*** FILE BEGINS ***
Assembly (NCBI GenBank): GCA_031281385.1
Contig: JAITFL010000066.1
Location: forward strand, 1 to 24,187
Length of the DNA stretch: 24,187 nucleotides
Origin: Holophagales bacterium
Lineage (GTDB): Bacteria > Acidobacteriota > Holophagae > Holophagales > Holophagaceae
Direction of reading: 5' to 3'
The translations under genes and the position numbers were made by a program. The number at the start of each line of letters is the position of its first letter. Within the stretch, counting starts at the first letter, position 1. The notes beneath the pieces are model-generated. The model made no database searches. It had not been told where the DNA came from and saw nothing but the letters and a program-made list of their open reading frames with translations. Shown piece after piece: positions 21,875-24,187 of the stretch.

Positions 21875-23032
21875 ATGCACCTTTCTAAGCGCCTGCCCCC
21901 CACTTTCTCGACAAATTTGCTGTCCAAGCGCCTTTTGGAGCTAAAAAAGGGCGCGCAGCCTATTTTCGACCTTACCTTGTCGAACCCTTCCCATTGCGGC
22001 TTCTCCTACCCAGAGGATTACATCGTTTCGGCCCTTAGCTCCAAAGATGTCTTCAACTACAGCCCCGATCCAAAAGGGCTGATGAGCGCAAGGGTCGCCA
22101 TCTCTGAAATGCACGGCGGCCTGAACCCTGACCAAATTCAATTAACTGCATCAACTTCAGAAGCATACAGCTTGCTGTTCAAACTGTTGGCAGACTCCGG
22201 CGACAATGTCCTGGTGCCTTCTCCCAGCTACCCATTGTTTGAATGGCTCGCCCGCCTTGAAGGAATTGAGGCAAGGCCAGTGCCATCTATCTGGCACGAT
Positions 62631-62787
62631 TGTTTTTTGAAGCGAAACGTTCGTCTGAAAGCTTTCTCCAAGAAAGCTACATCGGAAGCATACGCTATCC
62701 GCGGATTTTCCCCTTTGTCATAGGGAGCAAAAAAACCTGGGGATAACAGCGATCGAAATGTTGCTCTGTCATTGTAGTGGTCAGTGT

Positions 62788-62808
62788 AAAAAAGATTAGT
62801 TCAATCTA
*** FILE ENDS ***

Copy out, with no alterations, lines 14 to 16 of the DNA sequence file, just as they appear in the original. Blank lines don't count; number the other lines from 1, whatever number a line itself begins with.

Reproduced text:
22201 CGACAATGTCCTGGTGCCTTCTCCCAGCTACCCATTGTTTGAATGGCTCGCCCGCCTTGAAGGAATTGAGGCAAGGCCAGTGCCATCTATCTGGCACGAT
Positions 62631-62787
62631 TGTTTTTTGAAGCGAAACGTTCGTCTGAAAGCTTTCTCCAAGAAAGCTACATCGGAAGCATACGCTATCC